Three-year anniversary produces all new list of reasons I love living in Rome
Three years is a long time in one place for a lot of people. Three years in a foreign country is an eternity. In Rome, however, at least for me, it’s just the beginning. Three years ago today I landed in Rome with a roller bag, a duffel bag, a computer bag and a backpack. Six days earlier I had retired after 40 years in the newspaper business and resettled in the town I fell in love with 16 years ago.
The honeymoon has not worn off. I’m still in the rockets-and-red-glare stage, like meeting the woman of your dreams and that tingling never goes away. Rome does that to you. It is so much like a woman. It can be infuriating, unpredictable and expensive. But it’s always beautiful, charming and enlightening. I’ll never leave.
Below you’ll see why. Here is my annual Jan. 11 list of all the reasons I love Rome. I hope it all inspires you to visit and reminds my fellow Rome residents to appreciate all that we have here. It’s a magical place, and it’s nearly 3,000 years old. It’s not going away.
Neither am I:
I love the view of the Colosseum at night from Caffe Oppio, the bar across the street where you can have an aperitivo for 12 euros and watch the lights shine through the 2,000-year-old porticos. Have two extra glasses of wine and you can almost hear the roar of the crowd — and the screams of the fallen gladiators.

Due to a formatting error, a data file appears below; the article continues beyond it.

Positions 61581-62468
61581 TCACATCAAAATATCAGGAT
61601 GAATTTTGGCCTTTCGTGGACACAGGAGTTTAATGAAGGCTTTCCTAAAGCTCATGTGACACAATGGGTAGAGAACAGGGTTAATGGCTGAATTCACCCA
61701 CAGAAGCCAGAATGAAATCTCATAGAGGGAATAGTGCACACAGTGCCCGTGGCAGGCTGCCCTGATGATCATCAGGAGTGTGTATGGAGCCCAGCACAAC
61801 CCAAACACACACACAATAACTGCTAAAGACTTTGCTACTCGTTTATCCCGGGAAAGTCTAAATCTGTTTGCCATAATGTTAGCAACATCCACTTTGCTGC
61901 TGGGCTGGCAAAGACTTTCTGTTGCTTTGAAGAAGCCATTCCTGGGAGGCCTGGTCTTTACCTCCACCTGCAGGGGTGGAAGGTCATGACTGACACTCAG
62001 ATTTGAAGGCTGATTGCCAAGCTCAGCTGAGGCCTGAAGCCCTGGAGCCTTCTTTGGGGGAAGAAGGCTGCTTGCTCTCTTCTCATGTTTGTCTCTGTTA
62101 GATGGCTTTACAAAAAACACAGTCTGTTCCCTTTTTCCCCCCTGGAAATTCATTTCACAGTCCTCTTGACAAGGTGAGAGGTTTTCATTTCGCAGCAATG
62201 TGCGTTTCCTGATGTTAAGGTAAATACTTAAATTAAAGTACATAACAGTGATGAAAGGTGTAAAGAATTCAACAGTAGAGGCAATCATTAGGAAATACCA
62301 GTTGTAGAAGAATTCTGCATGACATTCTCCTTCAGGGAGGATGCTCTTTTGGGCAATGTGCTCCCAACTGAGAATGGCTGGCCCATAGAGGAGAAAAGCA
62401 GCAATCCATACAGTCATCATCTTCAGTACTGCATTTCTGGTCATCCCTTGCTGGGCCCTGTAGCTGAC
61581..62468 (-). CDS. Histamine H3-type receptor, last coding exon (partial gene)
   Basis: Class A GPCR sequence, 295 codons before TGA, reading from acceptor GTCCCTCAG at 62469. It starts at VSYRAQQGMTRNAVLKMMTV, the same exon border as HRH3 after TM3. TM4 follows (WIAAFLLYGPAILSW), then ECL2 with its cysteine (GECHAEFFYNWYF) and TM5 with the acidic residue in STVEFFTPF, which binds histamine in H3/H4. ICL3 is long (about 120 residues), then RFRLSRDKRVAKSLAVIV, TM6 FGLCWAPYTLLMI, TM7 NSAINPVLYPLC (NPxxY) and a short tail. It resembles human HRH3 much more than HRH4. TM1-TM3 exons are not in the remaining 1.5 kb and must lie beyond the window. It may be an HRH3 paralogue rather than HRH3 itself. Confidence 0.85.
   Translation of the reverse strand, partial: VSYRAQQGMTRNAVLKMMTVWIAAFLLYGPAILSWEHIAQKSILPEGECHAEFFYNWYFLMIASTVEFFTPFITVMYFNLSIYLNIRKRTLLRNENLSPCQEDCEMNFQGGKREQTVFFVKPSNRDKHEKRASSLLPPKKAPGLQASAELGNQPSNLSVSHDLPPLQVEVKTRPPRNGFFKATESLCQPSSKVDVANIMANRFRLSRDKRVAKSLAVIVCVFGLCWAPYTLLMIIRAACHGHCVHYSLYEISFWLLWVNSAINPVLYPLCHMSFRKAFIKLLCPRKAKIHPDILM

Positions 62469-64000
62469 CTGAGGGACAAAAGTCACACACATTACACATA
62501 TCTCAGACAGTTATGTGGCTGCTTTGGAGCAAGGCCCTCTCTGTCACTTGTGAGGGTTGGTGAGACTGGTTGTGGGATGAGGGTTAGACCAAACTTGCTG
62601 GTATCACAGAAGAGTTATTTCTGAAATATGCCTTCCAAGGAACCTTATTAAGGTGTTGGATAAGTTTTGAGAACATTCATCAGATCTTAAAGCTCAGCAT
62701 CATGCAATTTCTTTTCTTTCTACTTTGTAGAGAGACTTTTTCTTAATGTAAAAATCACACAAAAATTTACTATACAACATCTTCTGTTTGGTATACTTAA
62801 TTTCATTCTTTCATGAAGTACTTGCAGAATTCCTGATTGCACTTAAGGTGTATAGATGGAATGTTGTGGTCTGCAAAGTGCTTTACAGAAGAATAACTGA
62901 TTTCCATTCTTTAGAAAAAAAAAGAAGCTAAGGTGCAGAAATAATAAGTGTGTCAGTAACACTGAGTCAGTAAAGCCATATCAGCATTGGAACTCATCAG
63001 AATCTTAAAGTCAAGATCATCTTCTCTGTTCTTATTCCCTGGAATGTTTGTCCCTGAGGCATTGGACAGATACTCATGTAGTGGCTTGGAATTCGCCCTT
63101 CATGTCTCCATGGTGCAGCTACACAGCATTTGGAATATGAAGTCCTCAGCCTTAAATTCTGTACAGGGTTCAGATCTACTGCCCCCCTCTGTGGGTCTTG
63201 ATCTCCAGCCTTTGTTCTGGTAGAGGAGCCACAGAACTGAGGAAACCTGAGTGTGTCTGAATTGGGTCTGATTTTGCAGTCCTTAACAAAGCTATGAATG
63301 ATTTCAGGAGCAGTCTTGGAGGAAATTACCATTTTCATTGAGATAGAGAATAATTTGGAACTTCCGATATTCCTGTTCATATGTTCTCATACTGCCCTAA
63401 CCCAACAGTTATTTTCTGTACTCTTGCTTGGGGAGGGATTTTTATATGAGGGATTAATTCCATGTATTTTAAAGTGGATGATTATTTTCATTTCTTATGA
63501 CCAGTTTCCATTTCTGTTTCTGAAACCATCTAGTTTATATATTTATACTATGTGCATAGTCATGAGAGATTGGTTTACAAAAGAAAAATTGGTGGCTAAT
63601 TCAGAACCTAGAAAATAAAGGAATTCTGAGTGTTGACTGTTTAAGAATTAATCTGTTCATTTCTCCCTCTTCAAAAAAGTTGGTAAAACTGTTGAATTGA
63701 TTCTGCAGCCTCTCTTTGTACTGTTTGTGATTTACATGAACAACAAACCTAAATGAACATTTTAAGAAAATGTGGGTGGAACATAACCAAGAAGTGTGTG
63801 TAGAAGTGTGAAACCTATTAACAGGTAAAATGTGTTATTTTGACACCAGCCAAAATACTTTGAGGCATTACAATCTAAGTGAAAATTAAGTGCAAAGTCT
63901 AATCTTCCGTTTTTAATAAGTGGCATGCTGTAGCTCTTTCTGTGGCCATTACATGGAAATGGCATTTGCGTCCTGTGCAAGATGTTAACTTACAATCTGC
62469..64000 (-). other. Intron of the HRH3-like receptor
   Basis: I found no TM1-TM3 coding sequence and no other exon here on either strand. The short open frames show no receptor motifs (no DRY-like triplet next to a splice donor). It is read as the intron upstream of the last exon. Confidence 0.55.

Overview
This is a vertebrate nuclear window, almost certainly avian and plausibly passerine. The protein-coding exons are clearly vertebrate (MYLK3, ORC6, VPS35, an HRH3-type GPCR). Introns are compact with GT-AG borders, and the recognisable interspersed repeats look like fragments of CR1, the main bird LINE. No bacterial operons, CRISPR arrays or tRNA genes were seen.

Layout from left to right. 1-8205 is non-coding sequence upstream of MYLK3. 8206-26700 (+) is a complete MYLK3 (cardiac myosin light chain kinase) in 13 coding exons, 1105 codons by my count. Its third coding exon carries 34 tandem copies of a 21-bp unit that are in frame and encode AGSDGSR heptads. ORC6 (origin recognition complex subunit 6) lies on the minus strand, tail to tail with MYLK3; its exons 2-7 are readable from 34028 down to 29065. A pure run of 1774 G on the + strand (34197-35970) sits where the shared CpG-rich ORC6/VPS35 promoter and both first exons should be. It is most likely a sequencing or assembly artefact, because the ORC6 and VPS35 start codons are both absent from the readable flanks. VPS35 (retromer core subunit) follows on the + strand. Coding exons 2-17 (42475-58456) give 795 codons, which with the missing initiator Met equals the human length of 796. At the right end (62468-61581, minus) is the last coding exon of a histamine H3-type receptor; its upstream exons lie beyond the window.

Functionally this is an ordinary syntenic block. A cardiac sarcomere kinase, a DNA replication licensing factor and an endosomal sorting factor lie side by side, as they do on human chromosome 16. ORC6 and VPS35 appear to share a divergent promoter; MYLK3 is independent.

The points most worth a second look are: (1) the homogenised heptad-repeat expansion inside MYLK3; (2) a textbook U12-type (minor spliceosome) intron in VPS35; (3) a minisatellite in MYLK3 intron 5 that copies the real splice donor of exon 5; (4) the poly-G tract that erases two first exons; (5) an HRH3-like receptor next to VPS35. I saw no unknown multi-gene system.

I love walking through my Piazza Testaccio watching a father kick a soccer ball with his little boy, showing the same zeal and love our fathers did when they played catch with us in the front yard.
I love how my Marina’s exquisite photos of Rome show the city’s beauty better than my written words ever can. (See photo of the Forum of Augustus above.)
I love a glass of Pinot Grigio from the Lazio countryside while sitting on my terrace on a warm July night, seeing the lights from L’Antico Tevere restaurant across the street dance on the Tiber River. For some reason, it makes my prosciutto and melon taste so much better.
I love petting stray cats resting on ancient marble, their bellies full and their spirits high from all the priceless cat ladies, the gattare, who feed them around the city.